Can you describe the structural heart program at HonorHealth?
Robert Burke, MD, Director of Noninvasive Cardiodiagnostics and Structural Heart Imaging: We have been performing structural heart procedures for the past 8 years, since the commercialization of transcatheter aortic valve replacement (TAVR). In addition to TAVR procedures, we do MitraClip (Abbott Vascular), Watchman (Boston Scientific), and patent foramen ovale (PFO)/atrial septal defect (ASD) closure. We participate in clinical research and were one of the biggest enrollers of the REPRISE III trial, which compared the Boston Scientific Lotus valve to the Medtronic Evolut valve. We are involved with Abbott Vascular’s Tendyne mitral replacement valve, which currently is implanted transapically.
One of our ongoing research projects is the use of Volume ICE (Siemens Healthineers) as an adjunct with MitraClip. Volume ICE is a 3D intracardiac echocardiography (ICE) catheter with a 90 x 50 degree field of view, which is more than the current standard and therefore permits improved visualization of more anatomic structures and with better detail, particularly the tricuspid valve.
We are a maximalist program, in that almost all of our TAVR procedures are done under general anesthesia and with transesophageal echocardiography (TEE) imaging. We prefer to use TEE because we believe it makes a difference in our patient outcomes, in being able to guarantee that we have the best results possible. We typically do 4 to 5 TAVR procedures per week, with over 150 cases per year, and have done about 150 MitraClip procedures. We are averaging probably 2 to 3 left atrial appendage closure (LAAC) procedures per week and thus far have done over 100 Watchman procedures. We use the cath lab at HonorHealth Scottsdale Shea Medical Center for these procedures. We have not found working in a cath lab to be a limitation at all, in terms of being able to do what is needed. We have a Siemens Artis PURE angiography system that was put in place earlier this year and that has the ability to do imaging overlay with TrueFusion (Siemens Healthineers). TrueFusion imaging, which allows overlay of echo images on fluoroscopy, can be very useful, such as for placing a marker when performing transseptal puncture. This additional ability to do overlay helps to simplify procedures and maneuvers from the standpoint of the interventional cardiologist.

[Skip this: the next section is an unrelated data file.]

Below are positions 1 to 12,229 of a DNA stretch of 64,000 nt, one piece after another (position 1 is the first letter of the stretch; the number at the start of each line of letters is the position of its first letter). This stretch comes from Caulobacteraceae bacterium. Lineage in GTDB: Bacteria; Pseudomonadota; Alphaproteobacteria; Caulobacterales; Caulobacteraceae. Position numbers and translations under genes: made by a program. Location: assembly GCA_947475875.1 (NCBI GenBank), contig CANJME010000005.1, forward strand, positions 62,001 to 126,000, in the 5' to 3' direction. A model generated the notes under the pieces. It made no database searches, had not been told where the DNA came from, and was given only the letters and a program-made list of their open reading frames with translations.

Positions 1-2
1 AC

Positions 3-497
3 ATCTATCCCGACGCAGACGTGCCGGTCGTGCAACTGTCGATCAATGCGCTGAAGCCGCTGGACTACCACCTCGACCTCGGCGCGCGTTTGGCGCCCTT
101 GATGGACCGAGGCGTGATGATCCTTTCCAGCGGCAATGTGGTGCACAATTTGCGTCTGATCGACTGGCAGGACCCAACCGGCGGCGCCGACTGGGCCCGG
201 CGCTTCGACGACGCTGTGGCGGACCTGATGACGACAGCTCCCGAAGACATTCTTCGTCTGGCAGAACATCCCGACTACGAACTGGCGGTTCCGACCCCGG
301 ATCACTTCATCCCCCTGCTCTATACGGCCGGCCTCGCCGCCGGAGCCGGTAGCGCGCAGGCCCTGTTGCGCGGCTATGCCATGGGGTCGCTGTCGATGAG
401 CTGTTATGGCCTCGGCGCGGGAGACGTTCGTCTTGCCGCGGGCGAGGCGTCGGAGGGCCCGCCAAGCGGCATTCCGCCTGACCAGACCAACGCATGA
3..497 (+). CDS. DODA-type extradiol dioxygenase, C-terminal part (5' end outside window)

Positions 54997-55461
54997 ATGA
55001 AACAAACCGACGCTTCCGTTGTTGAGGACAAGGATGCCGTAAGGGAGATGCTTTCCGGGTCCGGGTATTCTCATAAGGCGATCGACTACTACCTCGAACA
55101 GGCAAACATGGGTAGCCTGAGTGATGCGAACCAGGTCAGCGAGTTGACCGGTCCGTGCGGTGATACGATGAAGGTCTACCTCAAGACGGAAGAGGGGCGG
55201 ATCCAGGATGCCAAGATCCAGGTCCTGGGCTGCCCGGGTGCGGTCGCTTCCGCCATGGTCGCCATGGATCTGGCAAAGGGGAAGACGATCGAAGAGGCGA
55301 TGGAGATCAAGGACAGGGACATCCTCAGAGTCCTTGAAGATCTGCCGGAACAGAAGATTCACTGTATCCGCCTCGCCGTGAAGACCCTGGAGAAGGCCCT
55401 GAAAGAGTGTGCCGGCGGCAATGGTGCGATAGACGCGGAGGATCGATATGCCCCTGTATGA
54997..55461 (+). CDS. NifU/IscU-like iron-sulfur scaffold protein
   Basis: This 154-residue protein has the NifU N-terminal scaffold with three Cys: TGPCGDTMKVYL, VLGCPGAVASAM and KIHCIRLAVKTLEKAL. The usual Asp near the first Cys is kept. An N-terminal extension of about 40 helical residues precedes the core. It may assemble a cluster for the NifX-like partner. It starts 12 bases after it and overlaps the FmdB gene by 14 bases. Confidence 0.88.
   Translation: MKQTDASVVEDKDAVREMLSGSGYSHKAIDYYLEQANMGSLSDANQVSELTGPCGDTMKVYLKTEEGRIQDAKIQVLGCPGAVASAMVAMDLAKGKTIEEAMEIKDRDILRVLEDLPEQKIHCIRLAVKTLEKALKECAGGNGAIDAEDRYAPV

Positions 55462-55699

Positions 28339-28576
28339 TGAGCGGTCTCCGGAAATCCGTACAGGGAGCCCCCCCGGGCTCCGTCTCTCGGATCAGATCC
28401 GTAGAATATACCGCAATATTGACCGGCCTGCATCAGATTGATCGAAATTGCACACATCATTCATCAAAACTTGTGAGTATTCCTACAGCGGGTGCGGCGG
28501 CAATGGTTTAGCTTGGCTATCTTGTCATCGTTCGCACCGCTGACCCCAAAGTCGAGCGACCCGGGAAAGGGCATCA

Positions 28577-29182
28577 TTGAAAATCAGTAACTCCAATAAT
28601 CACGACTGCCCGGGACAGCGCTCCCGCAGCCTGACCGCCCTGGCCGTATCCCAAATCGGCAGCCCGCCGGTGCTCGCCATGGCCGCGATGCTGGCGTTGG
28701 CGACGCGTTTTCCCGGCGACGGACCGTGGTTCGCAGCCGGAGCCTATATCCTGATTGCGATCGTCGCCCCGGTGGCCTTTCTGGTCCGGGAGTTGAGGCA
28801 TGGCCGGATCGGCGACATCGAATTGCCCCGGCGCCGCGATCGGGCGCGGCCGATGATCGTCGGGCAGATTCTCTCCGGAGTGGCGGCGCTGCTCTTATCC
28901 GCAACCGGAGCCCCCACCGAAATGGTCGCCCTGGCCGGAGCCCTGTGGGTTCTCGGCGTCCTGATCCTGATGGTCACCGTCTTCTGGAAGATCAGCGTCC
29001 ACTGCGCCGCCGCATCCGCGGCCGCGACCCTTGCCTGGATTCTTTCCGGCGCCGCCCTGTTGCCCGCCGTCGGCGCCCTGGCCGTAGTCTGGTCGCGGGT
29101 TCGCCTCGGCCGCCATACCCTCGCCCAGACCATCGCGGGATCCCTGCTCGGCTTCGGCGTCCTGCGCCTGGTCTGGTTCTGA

What are some of the challenges of left atrial appendage closure (LAAC)?
Dr. Burke: Imaging is a huge part of the procedure. For example, to optimize the location for transseptal puncture, imaging helps you identify the appropriate low and posterior part of the fossa ovalis. This location will help provide a good trajectory, positioning the delivery catheter to enter the left atrial appendage along the left axis so the Watchman device can be successfully deployed.